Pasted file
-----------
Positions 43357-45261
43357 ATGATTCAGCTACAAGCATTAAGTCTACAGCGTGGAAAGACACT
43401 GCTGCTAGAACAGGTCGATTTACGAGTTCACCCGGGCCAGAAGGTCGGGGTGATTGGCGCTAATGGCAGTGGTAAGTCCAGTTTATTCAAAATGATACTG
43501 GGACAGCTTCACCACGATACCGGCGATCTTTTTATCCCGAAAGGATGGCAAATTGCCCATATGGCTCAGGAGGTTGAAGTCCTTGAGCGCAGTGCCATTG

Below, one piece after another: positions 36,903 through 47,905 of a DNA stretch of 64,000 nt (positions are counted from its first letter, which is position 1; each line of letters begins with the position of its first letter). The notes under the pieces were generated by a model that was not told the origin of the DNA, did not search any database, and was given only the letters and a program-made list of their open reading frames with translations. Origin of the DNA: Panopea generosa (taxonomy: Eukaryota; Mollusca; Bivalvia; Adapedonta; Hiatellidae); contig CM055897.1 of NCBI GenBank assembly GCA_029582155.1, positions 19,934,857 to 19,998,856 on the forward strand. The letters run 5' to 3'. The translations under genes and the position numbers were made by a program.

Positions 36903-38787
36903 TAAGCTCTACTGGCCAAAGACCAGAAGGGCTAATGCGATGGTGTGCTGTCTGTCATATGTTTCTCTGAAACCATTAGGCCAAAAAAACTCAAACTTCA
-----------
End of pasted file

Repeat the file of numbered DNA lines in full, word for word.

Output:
Positions 43357-45261
43357 ATGATTCAGCTACAAGCATTAAGTCTACAGCGTGGAAAGACACT
43401 GCTGCTAGAACAGGTCGATTTACGAGTTCACCCGGGCCAGAAGGTCGGGGTGATTGGCGCTAATGGCAGTGGTAAGTCCAGTTTATTCAAAATGATACTG
43501 GGACAGCTTCACCACGATACCGGCGATCTTTTTATCCCGAAAGGATGGCAAATTGCCCATATGGCTCAGGAGGTTGAAGTCCTTGAGCGCAGTGCCATTG

Below, one piece after another: positions 36,903 through 47,905 of a DNA stretch of 64,000 nt (positions are counted from its first letter, which is position 1; each line of letters begins with the position of its first letter). The notes under the pieces were generated by a model that was not told the origin of the DNA, did not search any database, and was given only the letters and a program-made list of their open reading frames with translations. Origin of the DNA: Panopea generosa (taxonomy: Eukaryota; Mollusca; Bivalvia; Adapedonta; Hiatellidae); contig CM055897.1 of NCBI GenBank assembly GCA_029582155.1, positions 19,934,857 to 19,998,856 on the forward strand. The letters run 5' to 3'. The translations under genes and the position numbers were made by a program.

Positions 36903-38787
36903 TAAGCTCTACTGGCCAAAGACCAGAAGGGCTAATGCGATGGTGTGCTGTCTGTCATATGTTTCTCTGAAACCATTAGGCCAAAAAAACTCAAACTTCA